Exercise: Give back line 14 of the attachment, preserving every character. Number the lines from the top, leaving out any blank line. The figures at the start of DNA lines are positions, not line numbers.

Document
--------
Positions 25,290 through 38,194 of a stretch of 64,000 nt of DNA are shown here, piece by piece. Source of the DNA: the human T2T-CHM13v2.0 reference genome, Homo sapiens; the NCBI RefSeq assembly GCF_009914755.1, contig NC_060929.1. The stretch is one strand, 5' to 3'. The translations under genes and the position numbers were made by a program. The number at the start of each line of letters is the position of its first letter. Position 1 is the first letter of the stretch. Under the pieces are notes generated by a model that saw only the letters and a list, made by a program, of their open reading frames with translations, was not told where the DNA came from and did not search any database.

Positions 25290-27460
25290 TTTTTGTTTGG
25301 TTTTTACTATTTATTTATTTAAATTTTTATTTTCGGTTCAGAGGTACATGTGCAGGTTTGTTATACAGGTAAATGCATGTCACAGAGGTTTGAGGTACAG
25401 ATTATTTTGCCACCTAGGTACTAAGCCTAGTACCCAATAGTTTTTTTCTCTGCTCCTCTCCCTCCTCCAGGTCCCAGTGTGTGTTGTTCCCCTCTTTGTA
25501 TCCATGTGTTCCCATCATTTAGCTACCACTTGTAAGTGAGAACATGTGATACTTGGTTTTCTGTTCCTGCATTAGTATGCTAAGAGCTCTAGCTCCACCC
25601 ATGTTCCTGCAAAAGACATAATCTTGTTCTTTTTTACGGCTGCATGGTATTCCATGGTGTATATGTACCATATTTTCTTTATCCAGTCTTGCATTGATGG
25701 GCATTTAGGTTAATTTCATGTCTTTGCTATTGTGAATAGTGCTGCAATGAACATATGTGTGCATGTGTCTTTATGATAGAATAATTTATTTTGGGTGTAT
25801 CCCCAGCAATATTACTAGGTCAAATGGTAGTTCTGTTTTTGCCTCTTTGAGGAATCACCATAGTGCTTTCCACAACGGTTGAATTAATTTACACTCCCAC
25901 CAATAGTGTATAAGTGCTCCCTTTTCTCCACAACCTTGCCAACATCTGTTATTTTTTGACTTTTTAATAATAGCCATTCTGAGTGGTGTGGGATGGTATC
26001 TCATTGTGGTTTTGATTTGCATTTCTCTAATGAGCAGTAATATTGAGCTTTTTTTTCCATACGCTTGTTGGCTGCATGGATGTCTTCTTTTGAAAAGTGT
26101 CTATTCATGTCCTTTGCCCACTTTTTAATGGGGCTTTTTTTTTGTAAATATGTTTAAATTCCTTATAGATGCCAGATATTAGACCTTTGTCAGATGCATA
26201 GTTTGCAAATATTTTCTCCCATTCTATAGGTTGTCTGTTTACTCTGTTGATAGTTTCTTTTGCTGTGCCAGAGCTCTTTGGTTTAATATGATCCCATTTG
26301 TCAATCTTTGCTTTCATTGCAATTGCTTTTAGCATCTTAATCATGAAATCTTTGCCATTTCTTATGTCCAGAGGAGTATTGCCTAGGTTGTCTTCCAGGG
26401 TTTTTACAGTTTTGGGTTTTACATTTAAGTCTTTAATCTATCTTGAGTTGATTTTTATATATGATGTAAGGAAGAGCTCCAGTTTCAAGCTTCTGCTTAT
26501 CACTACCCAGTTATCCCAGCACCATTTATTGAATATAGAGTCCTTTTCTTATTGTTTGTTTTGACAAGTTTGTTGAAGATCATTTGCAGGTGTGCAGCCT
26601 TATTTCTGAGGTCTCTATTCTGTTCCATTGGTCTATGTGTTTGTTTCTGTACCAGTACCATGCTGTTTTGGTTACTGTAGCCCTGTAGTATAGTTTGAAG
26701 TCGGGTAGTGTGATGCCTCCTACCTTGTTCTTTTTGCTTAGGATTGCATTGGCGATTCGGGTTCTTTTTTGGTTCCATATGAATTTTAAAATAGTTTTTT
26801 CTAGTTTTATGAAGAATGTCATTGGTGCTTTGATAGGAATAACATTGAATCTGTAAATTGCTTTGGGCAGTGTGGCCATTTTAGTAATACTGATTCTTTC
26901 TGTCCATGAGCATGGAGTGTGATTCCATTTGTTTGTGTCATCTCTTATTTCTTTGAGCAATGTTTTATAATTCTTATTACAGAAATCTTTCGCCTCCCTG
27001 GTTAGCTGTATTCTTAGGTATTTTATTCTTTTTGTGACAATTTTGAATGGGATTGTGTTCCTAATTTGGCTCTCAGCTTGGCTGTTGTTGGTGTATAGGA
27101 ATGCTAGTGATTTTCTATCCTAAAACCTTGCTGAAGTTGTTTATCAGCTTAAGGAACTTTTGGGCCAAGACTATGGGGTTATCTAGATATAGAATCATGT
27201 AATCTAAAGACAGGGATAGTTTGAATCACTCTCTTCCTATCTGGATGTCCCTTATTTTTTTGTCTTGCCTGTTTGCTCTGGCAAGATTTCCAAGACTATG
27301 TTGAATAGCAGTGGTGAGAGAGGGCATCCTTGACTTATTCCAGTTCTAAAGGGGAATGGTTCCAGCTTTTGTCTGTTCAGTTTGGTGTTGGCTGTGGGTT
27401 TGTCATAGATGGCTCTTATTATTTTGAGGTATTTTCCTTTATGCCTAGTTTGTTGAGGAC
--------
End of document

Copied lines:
26301 TCAATCTTTGCTTTCATTGCAATTGCTTTTAGCATCTTAATCATGAAATCTTTGCCATTTCTTATGTCCAGAGGAGTATTGCCTAGGTTGTCTTCCAGGG